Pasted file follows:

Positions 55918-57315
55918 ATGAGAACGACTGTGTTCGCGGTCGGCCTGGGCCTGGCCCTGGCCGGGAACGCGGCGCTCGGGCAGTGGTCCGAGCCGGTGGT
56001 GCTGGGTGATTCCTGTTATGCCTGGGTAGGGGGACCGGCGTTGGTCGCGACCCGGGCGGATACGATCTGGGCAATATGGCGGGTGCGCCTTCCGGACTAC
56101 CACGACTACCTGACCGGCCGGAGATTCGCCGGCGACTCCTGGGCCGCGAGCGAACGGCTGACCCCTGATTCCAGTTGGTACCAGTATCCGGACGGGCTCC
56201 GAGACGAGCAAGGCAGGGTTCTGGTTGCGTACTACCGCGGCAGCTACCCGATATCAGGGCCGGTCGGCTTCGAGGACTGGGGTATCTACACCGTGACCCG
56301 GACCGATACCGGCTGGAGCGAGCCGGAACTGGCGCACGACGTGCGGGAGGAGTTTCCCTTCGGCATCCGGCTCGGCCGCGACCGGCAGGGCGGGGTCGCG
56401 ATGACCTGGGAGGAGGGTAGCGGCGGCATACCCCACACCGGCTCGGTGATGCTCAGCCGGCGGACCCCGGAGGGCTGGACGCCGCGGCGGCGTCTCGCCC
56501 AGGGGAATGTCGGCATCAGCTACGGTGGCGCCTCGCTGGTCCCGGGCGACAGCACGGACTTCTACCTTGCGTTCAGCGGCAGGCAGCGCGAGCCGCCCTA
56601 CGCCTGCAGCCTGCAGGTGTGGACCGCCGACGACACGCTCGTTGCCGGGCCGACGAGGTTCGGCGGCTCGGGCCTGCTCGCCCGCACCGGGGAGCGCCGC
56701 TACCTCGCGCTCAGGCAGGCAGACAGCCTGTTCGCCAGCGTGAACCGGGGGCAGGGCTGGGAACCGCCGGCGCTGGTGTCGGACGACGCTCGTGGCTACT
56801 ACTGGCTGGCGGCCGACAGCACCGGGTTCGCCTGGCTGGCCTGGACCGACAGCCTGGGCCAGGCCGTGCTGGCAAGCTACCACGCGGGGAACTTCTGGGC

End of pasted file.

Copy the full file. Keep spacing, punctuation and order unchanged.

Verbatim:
Positions 55918-57315
55918 ATGAGAACGACTGTGTTCGCGGTCGGCCTGGGCCTGGCCCTGGCCGGGAACGCGGCGCTCGGGCAGTGGTCCGAGCCGGTGGT
56001 GCTGGGTGATTCCTGTTATGCCTGGGTAGGGGGACCGGCGTTGGTCGCGACCCGGGCGGATACGATCTGGGCAATATGGCGGGTGCGCCTTCCGGACTAC
56101 CACGACTACCTGACCGGCCGGAGATTCGCCGGCGACTCCTGGGCCGCGAGCGAACGGCTGACCCCTGATTCCAGTTGGTACCAGTATCCGGACGGGCTCC
56201 GAGACGAGCAAGGCAGGGTTCTGGTTGCGTACTACCGCGGCAGCTACCCGATATCAGGGCCGGTCGGCTTCGAGGACTGGGGTATCTACACCGTGACCCG
56301 GACCGATACCGGCTGGAGCGAGCCGGAACTGGCGCACGACGTGCGGGAGGAGTTTCCCTTCGGCATCCGGCTCGGCCGCGACCGGCAGGGCGGGGTCGCG
56401 ATGACCTGGGAGGAGGGTAGCGGCGGCATACCCCACACCGGCTCGGTGATGCTCAGCCGGCGGACCCCGGAGGGCTGGACGCCGCGGCGGCGTCTCGCCC
56501 AGGGGAATGTCGGCATCAGCTACGGTGGCGCCTCGCTGGTCCCGGGCGACAGCACGGACTTCTACCTTGCGTTCAGCGGCAGGCAGCGCGAGCCGCCCTA
56601 CGCCTGCAGCCTGCAGGTGTGGACCGCCGACGACACGCTCGTTGCCGGGCCGACGAGGTTCGGCGGCTCGGGCCTGCTCGCCCGCACCGGGGAGCGCCGC
56701 TACCTCGCGCTCAGGCAGGCAGACAGCCTGTTCGCCAGCGTGAACCGGGGGCAGGGCTGGGAACCGCCGGCGCTGGTGTCGGACGACGCTCGTGGCTACT
56801 ACTGGCTGGCGGCCGACAGCACCGGGTTCGCCTGGCTGGCCTGGACCGACAGCCTGGGCCAGGCCGTGCTGGCAAGCTACCACGCGGGGAACTTCTGGGC